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Jodorowsky's Dune - Cinemaholic Movie Reviews
one person's obsessive addiction to film
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Jodorowsky's Dune
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Directing: B-
Writing: C+
Cinematography: B
Editing: C



Maybe I'm finally becoming a contrarian? The few times I give a movie a lower grade, it seems increasingly to be the case that it's otherwise enjoying universal acclaim. Such is the case with Jodorowsky's Dune, which lionizes Chilean director Alejandro Jodorowsky and his mid-seventies vision of a film adaptation of Dune that never got made -- and surrounds him with those who idolize him.

But this film is filled with self-importance and pretension that leaves me unconvinced. Many believe that had this version of Dune actually been produced, it could have changed Hollywood just as drastically as Star Wars did in 1977, if not more so. The film had a proposed budget of $15 million, and all they needed -- and never got -- was that last $5 million to get it made. No one mentions how $5 million was a full third of the movie's budget.

And this was supposed to revolutionize film as we know it? George Lucas made Star Wars with $11 million, and although the evidence presented that much of that film -- and a slew of others -- was influenced by Jodorowsky's treatment of Dune is solid, its final product is far simpler and concise than what Jodorowsky had in mind.

The notion that Jodorowsky's Dune would have been some kind of epic science fiction masterpiece is lost on me. But this is how his admirers, and Jodorowsky himself, seem to regard it. This is a guy who could have worked with Douglas Trumbull (2001: A Space Odyssey), regarded as the best in the business at the time, but found him to be too inflexible after one meeting.

He did manage to get Orson Welles to agree to work on the film -- only after promising to hire a chef from his favorite Parisian restaurant to cook his meals every day. Sounds like a sensible expense, right? He also cast David Carradine and Mick Jagger. It's sounding like a masterpiece already.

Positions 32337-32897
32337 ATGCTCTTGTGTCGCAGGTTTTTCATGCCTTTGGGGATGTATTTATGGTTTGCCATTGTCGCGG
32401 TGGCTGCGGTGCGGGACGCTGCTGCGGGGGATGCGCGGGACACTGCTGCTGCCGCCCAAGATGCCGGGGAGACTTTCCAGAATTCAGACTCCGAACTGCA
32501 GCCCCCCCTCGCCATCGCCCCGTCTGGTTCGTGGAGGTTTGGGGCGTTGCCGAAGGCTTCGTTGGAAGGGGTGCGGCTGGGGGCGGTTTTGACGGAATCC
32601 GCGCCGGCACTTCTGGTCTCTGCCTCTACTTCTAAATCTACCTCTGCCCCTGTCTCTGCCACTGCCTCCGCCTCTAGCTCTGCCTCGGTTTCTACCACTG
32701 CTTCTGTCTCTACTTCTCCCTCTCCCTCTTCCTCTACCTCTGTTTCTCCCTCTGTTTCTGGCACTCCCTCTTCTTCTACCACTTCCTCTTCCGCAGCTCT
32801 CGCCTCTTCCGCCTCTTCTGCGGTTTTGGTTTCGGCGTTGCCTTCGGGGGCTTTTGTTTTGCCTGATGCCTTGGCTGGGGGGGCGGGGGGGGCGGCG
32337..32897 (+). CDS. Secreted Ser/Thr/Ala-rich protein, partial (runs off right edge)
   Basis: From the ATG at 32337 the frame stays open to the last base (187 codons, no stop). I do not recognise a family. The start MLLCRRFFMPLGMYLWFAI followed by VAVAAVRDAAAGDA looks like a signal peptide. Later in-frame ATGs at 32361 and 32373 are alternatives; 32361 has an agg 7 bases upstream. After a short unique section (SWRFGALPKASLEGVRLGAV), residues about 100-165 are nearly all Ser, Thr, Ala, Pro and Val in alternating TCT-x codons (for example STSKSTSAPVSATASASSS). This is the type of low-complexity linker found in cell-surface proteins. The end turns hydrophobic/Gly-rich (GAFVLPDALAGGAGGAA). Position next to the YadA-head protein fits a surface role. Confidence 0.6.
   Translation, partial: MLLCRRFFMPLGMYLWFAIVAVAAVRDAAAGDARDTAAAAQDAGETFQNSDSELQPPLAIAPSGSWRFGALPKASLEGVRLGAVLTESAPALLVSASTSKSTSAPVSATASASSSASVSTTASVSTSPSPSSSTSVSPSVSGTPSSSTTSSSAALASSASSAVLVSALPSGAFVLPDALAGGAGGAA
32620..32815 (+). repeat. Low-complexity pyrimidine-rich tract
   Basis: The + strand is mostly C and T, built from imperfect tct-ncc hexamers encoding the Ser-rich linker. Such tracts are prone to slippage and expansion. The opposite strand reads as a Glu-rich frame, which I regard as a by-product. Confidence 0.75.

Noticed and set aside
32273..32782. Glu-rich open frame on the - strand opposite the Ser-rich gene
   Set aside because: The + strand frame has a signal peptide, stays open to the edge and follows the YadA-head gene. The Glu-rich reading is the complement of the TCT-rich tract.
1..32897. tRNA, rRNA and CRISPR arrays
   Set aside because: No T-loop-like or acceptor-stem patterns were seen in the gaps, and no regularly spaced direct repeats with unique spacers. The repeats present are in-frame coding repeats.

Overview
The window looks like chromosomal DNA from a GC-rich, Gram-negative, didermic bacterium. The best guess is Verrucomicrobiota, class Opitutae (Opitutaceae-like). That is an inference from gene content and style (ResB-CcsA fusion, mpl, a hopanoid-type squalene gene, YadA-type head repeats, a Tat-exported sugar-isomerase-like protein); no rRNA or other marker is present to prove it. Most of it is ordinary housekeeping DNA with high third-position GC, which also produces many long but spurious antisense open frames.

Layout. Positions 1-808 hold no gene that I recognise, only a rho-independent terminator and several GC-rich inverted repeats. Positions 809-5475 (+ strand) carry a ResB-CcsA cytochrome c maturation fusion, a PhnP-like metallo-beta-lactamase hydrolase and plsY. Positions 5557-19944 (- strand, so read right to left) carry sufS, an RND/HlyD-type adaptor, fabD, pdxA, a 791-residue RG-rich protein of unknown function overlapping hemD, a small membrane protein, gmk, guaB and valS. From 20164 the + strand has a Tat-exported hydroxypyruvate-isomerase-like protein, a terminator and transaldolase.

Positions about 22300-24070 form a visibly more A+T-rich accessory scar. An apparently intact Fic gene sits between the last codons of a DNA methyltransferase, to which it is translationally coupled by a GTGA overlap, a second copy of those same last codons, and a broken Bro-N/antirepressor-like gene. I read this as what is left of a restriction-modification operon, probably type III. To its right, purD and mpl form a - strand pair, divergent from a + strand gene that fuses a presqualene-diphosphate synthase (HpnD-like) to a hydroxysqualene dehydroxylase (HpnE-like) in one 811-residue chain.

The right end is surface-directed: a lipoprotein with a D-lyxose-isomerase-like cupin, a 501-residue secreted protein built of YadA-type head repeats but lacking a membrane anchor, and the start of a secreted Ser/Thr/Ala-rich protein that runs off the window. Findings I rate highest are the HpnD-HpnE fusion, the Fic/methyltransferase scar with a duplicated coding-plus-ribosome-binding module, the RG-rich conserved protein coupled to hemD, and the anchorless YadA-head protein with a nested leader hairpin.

It's fashionable, even natural, to be smugly dismissive of Hollywood, but this is one case where I can't help but take Hollywood's side. Jodorowsky and his acolytes lament Hollywood's supposed lack of foresight in financing his vision -- how could they not see what a great movie this would have been! By the looks of it, it would have been better than the version David Lynch made instead, but that's not saying much. Just because Jodorowsky's version would have had much higher production values doesn't mean it would not also have been a sprawling mess, the famously clear vision contained in the thick book he had sent to all the studios notwithstanding.

At this point, it's all conjecture. And the overflowing love for Jodorowsky and what could have been his defining work grows tiresome. They're all completely convinced: Hollywood made a great opportunity. They deride Hollywood for its obsession with the bottom line. But what moral obligation is there for them to make a gamble this great? There is none. This is a pretentious director who had previously made a film featuring a character who literally shits a gold turd, after all. There is nothing in Jodorowsky's resume to suggest his Dune would have been a widely embraced blockbuster movie.

Jodorowsky's Dune does get interesting when it touches on the great things the team he assembled went on to do after: most notably, several key people, including artist H.R. Giger, went on to work on Alien. Other direct visual references to the Dune storyboards are featured in movies ranging from Flash Gordon to Raiders of the Lost Ark. As you can see, its wide ranging influence spanned the spectrum of quality.

Full disclosure: I never read the novel Dune. To be fair, neither did several of the people who worked on Jodorowsky's treatment, which apparently takes several fairly drastic artistic liberties. Hardcore science fiction fans, particularly those with a love for Dune, will likely eat this documentary up, and agree that the film could have been monumental. Unlike any single person here, I just rather doubt it. And that largely negates this movie's impact.

The famous book that never makes the great movie everyone was hoping for in JODOROWSKY'S DUNE.


Overall: C+
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